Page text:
[A]ssuming that FINRA is justified in disciplining registered persons who abuse the business expense process, why do we see so little regulatory concern for compensation and workplace abuses by member firms? Speak to enough brokers and you will hear the stories about employers who wrongfully withhold commissions (often as a post-termination maneuver), renege on salary/bonus promises, or engage in workplace discrimination/harassment. Funny thing, though - I can't find nearly as many fines and suspensions imposed upon such firms as I find imposed upon their employees for similar misconduct. When was the last time that FINRA designated such employer practices as failing to observe high standards of commercial honor and just and equitable principles of trade in the conduct of their business?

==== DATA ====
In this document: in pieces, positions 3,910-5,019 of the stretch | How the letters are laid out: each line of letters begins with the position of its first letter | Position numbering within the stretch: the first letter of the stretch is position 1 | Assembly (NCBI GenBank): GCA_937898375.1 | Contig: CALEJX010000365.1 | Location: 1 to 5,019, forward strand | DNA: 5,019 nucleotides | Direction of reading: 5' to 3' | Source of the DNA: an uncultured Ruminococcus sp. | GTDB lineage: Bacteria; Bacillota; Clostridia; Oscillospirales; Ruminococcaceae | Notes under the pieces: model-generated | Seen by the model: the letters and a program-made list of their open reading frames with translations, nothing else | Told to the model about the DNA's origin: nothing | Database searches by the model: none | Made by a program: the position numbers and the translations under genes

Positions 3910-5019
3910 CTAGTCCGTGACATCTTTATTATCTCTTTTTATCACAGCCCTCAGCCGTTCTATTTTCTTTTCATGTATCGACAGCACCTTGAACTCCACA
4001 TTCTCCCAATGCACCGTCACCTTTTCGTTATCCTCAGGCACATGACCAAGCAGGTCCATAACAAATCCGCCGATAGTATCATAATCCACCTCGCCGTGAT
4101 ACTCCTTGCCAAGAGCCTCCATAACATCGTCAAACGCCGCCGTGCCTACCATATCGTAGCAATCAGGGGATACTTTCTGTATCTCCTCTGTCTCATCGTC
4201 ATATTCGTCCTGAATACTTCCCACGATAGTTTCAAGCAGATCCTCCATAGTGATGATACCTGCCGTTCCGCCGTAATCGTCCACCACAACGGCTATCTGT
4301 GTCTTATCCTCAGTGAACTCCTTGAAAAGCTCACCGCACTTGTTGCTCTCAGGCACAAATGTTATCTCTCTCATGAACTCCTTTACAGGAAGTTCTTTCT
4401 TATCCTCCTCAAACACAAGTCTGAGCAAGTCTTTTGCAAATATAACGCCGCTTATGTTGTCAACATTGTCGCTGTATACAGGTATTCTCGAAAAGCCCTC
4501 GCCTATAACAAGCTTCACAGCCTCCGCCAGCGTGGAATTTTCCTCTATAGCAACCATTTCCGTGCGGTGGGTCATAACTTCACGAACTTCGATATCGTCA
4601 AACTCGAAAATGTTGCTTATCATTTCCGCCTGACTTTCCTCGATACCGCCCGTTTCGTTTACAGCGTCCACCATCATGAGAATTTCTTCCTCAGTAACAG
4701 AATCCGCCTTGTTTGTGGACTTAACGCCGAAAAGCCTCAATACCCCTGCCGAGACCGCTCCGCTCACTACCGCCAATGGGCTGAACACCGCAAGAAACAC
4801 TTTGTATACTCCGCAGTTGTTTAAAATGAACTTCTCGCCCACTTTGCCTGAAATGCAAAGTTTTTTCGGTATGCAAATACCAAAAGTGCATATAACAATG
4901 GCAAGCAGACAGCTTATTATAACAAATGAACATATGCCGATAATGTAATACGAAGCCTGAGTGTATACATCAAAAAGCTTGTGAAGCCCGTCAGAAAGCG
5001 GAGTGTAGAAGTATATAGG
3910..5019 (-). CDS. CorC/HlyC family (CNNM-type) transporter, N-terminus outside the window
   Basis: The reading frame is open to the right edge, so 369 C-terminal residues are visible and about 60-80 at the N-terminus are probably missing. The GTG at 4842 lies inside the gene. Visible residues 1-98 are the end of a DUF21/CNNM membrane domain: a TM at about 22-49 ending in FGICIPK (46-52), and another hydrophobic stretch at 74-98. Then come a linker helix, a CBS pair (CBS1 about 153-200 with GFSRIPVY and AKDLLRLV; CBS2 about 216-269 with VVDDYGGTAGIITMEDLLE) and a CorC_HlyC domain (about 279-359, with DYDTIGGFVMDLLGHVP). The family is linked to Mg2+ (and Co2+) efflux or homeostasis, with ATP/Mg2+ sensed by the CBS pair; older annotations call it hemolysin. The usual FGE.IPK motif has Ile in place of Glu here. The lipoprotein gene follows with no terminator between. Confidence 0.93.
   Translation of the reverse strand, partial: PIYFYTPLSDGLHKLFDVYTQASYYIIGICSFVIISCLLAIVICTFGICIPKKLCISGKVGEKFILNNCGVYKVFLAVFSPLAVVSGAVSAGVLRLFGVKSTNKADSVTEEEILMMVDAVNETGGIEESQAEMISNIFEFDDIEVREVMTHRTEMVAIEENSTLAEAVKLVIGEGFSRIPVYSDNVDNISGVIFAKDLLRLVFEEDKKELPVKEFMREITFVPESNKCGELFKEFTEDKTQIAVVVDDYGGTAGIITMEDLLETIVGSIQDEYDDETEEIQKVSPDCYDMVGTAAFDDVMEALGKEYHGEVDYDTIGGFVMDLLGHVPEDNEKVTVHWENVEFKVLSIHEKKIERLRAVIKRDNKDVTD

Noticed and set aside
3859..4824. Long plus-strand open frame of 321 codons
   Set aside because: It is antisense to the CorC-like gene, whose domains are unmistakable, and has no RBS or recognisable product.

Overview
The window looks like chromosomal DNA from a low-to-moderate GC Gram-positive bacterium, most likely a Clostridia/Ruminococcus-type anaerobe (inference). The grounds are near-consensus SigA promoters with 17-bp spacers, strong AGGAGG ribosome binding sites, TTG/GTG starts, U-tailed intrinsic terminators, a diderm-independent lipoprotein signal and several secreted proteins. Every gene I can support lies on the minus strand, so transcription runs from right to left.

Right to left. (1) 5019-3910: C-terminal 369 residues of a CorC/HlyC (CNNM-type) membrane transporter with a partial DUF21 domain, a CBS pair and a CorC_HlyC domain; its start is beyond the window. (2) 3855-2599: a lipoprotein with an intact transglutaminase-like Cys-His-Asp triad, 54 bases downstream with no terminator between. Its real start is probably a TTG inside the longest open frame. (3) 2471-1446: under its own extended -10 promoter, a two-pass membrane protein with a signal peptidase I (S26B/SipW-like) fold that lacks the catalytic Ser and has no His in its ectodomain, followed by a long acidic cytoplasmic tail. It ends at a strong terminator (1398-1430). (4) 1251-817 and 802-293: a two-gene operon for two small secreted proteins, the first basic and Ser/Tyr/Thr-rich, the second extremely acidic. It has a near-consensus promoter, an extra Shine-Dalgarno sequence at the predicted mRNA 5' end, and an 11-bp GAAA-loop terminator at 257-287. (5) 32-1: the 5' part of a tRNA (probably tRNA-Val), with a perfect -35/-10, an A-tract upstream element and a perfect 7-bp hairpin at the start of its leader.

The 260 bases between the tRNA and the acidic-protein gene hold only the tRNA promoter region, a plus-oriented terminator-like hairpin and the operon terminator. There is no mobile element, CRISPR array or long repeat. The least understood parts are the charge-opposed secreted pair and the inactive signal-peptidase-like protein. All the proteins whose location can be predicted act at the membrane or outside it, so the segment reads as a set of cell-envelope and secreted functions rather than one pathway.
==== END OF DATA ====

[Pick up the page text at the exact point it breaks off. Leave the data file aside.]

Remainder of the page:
Oh, yes, I know - it's different. It's always different for member firms with FINRA. And perhaps therein lies the problem. . .
TO READ THE FULL ARTICLE, VISIT:
Climate Change: The SEC Weighs In (Or Not)
Why does Bill Singer quote T. S. Eliot when describing the SEC's recent interpretive release as a ''gesture without motion?'' First off, Bill thinks that his spouting poetry makes him sound very sophisticated; and, then, there is this quote from the SEC that simply drives him crazy:TO READ THE FULL ARTICLE, VISIT:
"[T]he Commission is not making any kind of statement regarding the facts as they relate to the topic of 'climate change' or 'global warming.' And, we are not opining on whether the world's climate is changing; at what pace it might be changing; or due to what causes. Nothing that the Commission does today should be construed as weighing in on those topics. ... "